NewsStreet Scribe

Donald Trump Isn’t the First Presidential Candidate to Get in Legal Trouble

Eugene Debs leaves a federal penitentiary in Atlanta. Credit: Underwood & Underwood

A presidential candidate was photographed and fingerprinted at a jail in Atlanta while his  campaign hawked merchandise featuring the candidate’s prison photo. The candidate vowed to pardon himself if elected, and his supporters promised to vote for him no matter what. The year was 1920, and perennial Socialist Party presidential candidate Eugene V. Debs was behind the walls of Atlanta Federal Penitentiary. The candidate had campaigned for president under the Socialist banner in 1900, 1904, 1908 and 1912. 

In 1920 Debs was in jail for his fiery speeches opposing World War I, but he campaigned from his jail cell, garnering nearly a million votes in an impressive though unvictorious third party run. His campaign sold prison-themed Debs merchandise, including buttons with a photo of Debs in his prison uniform and the slogan “For President Convict No. 9653.” Other Debs memorabilia included small metal statues of the candidate clad in his convict clothing. 

Democrat Woodrow Wilson had been re-elected in 1916 with the slogan “He Kept Us Out of War,” but by 1917 America had entered the war. Debs and many of his anti-war supporters were  jailed under harsh sedition laws, and Wilson vowed that he would never pardon a “traitor” like Debs. The story had a happy ending when the GOP’s Warren Harding became president after defeating Democrat James Cox in the 1920 election. Just in time for Christmas in 1921, Harding commuted Debs’ sentence, and the old activist walked out of the prison gates after serving nearly three years behind bars. Debs merchandisers were quick to publish photos of the beaming candidate doffing his hat in a gesture of farewell outside the Atlanta prison walls. In all of his mugshots and merchandise, Debs looks serene, saintly and smiling—unlike the glowering jailhouse image of Donald J. Trump seen by millions recently and by readers of history forevermore.

The same Harding who sprang Gene Debs from jail would himself be caught up in legal and personal quagmires that threatened to sink his presidency. His untimely death in 1923 spared Harding from later public revelations about his womanizing ways and the Teapot Dome oil scandal during his administration. Fifty years later, the spotlight of scandal shined again on the White House as Richard Nixon’s promises of law and order turned into the lawless disorder  of the Watergate scandal that led to his resignation in 1974.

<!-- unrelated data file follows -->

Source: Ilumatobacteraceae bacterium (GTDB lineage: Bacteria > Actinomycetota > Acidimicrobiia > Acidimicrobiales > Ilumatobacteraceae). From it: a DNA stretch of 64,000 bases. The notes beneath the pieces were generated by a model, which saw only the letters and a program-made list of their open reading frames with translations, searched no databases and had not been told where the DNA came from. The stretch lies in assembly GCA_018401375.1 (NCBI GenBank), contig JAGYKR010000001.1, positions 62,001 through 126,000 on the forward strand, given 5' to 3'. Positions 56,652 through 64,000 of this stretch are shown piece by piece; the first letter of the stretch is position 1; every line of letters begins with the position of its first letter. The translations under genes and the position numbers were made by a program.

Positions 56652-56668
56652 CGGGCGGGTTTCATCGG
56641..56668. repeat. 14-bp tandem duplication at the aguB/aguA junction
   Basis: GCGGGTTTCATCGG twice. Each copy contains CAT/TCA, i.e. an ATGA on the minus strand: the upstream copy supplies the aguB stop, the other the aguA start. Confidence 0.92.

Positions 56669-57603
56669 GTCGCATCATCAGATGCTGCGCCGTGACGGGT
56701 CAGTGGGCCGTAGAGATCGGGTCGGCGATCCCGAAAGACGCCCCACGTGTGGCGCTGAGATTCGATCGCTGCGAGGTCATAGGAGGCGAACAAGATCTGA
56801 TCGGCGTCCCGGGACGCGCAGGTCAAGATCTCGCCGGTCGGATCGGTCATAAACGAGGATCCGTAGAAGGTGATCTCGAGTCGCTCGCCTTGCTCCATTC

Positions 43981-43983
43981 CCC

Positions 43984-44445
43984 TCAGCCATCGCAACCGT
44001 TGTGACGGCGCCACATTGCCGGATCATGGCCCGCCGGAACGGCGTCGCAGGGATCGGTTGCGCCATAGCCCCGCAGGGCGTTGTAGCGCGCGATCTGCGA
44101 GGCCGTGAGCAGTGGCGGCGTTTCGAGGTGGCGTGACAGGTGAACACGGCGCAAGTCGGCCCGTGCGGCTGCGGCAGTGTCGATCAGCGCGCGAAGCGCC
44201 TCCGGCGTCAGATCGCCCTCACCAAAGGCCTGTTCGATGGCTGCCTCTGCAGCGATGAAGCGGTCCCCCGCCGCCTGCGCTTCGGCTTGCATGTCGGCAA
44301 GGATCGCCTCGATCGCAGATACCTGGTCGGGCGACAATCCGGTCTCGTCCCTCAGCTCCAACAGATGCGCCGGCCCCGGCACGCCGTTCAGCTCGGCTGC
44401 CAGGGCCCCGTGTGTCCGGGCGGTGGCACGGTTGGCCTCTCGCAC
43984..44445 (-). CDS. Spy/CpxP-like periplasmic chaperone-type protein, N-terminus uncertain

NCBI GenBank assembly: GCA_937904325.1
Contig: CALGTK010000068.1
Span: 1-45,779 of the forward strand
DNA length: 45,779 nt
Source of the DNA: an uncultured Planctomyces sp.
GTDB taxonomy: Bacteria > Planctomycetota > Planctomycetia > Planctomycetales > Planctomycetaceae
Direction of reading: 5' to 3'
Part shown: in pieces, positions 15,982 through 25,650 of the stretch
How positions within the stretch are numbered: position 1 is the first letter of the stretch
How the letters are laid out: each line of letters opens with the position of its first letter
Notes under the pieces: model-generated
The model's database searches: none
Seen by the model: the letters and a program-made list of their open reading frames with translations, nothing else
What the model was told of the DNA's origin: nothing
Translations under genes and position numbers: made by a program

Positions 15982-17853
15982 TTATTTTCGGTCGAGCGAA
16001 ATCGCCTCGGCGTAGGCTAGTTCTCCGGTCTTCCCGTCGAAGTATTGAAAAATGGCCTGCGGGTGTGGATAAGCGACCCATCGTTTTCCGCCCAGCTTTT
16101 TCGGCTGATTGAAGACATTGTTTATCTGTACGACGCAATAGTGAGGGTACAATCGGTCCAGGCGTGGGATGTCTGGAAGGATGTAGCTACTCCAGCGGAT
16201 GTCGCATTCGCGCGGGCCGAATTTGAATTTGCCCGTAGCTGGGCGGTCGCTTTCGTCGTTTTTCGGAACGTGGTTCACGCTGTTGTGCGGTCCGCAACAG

Nixon’s resignation kept him out of jail and preserved his post-presidential perks and pension, but history books will always record him as the only president to resign the office in the face of impeachment and a possible prison term. Unlike those in today’s political cult of Trump, many Republicans during Nixon’s time joined in the national call to oust a criminal president who made a mockery of his party’s slogan of law and order.

On April 27, 1974, I was in Washington during what The Washington Star called “the first large-scale march” in the nation’s capital calling for Nixon’s impeachment. Ten thousand people turned out on a sunny spring day to urge that the president be held accountable to the rule of law. Chanting “Throw the bum out” and “Jail to the chief,” the crowd followed behind an Edsel automobile towing a faux jail cage with a man inside wearing a Nixon mask and a striped convict uniform. A sign on the Edsel said, “Don’t trade a lemon for a used Ford.” The advice went unheeded as President Gerald Ford pardoned his predecessor, Nixon, just a month after Nixon’s August 9, 1974 resignation. Ford’s pardon of Nixon was widely seen as a factor in his defeat by Democrat Jimmy Carter in the 1976 election.

Trump’s legal woes are far more troublesome than those faced by his predecessors Bill Clinton, Nixon and Harding, and Trump’s campaign style bears none of the courtly dignity and selfless sacrifice shown by Debs. Still, Trump’s indictments are just incitements to his MAGA minions who send the money and buy the merchandise to keep the Trump train rolling. Trump and his crew could be back in the White House unless voters in 2024 heed George Washington’s sage advice from 1796: “Guard against the postures of pretended patriotism.”